State Officials To Conduct School Intruder Audits

State Officials to Conduct Intruder Audits
Diagrams of doors used by the shooter at Robb Elementary School in Uvalde were displayed at the Capitol on Jun. 21 during testimony before the Senate Committee to Protect all Texans. | Image by Jordan Vonderhaar, The Texas Tribune

The TSSC said it will start randomly checking school buildings in September. The goal is to inspect 100% of school districts and 75% of campuses across the state by the end of the school year.

The new “random intruder detection audits” are part of a directive by Governor Greg Abbott to ensure school buildings are properly secured in the wake of the Robb Elementary School shooting in Uvalde that left 21 people dead and 17 injured.

“Staff should approach campuses to find weak points and how quickly they can penetrate buildings without being stopped,” Abbott wrote in a letter to the school safety center.

At a quarterly meeting last month, Kathy Martinez-Prather, the center’s executive director, responded to concerns about what form these audits would take.

She told the school safety board, a group of public safety officials, governmental representatives, and educational representatives that the inspectors would not be conducting “simulation intruder assessments.”

“[It will be like] you and me going out there, just like a normal parent would, and ensuring that school districts keep external threats out,” she said.

Martinez-Prather added that district officials and law enforcement will be aware of the audits, but not the campus personnel.

After Gov. Abbott sent the letter mandating that the center conduct random checks, education advocates and lawmakers expressed concerns about unannounced people trying to find ways into a school building.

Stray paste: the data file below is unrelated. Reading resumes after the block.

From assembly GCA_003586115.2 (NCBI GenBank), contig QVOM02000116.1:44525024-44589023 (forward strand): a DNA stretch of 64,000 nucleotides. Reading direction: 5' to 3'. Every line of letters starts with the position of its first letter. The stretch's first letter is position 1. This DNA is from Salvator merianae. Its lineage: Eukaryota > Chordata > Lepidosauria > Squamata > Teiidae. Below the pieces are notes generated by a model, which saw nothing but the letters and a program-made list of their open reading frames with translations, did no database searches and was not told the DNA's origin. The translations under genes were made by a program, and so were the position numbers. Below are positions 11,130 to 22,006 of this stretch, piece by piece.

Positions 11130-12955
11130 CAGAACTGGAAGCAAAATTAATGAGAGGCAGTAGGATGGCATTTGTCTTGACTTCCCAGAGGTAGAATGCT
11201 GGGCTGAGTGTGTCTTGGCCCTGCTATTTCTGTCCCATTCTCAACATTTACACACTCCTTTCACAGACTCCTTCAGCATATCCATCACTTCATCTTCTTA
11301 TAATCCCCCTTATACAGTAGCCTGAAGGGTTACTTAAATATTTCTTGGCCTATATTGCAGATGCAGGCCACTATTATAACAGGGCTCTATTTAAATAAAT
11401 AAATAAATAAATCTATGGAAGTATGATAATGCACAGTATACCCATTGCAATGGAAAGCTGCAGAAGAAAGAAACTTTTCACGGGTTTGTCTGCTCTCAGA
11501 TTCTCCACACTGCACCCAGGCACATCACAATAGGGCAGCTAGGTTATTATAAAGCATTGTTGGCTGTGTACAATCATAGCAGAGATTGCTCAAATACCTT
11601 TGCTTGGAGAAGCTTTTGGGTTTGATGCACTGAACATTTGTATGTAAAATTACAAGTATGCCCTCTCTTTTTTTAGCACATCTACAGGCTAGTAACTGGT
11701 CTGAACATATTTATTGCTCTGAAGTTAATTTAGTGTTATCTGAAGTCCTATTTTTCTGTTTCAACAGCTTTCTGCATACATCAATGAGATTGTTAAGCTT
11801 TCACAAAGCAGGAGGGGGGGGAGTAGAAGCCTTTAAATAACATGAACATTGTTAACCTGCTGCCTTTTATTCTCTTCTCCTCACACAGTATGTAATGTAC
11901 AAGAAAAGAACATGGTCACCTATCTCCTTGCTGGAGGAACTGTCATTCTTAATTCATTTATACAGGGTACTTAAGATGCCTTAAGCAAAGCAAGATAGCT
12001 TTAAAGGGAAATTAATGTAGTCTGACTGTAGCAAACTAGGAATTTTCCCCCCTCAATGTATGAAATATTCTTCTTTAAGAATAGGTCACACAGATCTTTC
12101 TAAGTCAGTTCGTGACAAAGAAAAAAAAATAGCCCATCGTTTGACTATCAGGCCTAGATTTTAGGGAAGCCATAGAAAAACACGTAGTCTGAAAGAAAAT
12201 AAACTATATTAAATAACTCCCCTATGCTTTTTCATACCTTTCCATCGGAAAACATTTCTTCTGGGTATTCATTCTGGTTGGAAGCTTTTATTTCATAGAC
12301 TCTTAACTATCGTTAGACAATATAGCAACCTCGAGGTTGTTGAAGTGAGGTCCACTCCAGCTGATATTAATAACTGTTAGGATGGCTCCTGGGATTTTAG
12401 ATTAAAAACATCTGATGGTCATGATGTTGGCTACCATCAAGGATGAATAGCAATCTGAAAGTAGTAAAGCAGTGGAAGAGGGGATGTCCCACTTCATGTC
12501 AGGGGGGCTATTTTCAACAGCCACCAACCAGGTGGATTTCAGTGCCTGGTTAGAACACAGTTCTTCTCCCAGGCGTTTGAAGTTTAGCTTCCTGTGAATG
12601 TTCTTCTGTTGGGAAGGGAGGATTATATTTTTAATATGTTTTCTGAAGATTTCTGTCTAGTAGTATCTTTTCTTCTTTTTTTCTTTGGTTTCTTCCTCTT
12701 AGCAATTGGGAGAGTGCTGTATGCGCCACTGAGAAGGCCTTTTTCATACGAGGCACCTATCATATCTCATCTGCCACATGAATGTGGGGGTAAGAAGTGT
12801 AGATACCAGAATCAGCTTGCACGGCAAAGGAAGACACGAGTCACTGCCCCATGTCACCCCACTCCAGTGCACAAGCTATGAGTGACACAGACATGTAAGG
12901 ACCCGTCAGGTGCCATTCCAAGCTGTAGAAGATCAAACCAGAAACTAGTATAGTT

Clay Robison, a spokesperson for the Texas State Teachers Association (TSTA), brought up potential attacks against auditors from school personnel who may perceive them as a legitimate threat.

Martinez-Prather responded that they have conducted these audits in the past and “we’ve never had a situation in all our years.”

Some critics remained unconvinced.

“There are many ways to make sure security procedures are being followed that are less intrusive and disruptive,” Portia Bosse, public affairs director for TSTA, said Thursday. “This is just continued distraction from the real failure of Uvalde and the real need for gun control in Texas.”

State Rep. Diego Bernal (D-San Antonio) initially expressed concern about directing “grown men to show up to schools unannounced and try as hard as they can to find a way in.”

Shannon Holmes, executive director of the Association of Texas Professional Educators, expressed concerns about campuses being in the dark regarding the audits.

“It’s a recipe for an accident if there is not some coordination between the local campus or ISD and whoever’s conducting the audit,” Holmes said.

Martinez-Prather told The Texas Tribune the state has authorized $7 million to hire seven staffers to be trained in how to conduct these audits.

The center hopes to test the audit process before the school year begins. In a letter to school districts, the safety center said schools will have an opportunity to fix any issues the audit discovers.

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  1. Don M

    $7 million for training 7 staffers? You’ve got to be kidding. Wish I owned the company hired to do the training. Wonder whose palms were greased to get the contract?
    Typical government bureaucratic waste.
    Just throwing the taxpayers hard earned money away.
    This deserves an audit of the funding of this program.

  2. jake gallerano

    Will private and charter schools be subject to audits as well, how about daycare? T How many public schools are in Texas. Seventy-five percent of what? Seven people hardly seems adequate to inspect three quarters of all the public schools in Texas. Without a real number we can’t possible know just how realistic this proposal is, can we? Sometimes we need to drill down into the statistics to get a real idea of the efficacy of a proposal, this may be one of those times.


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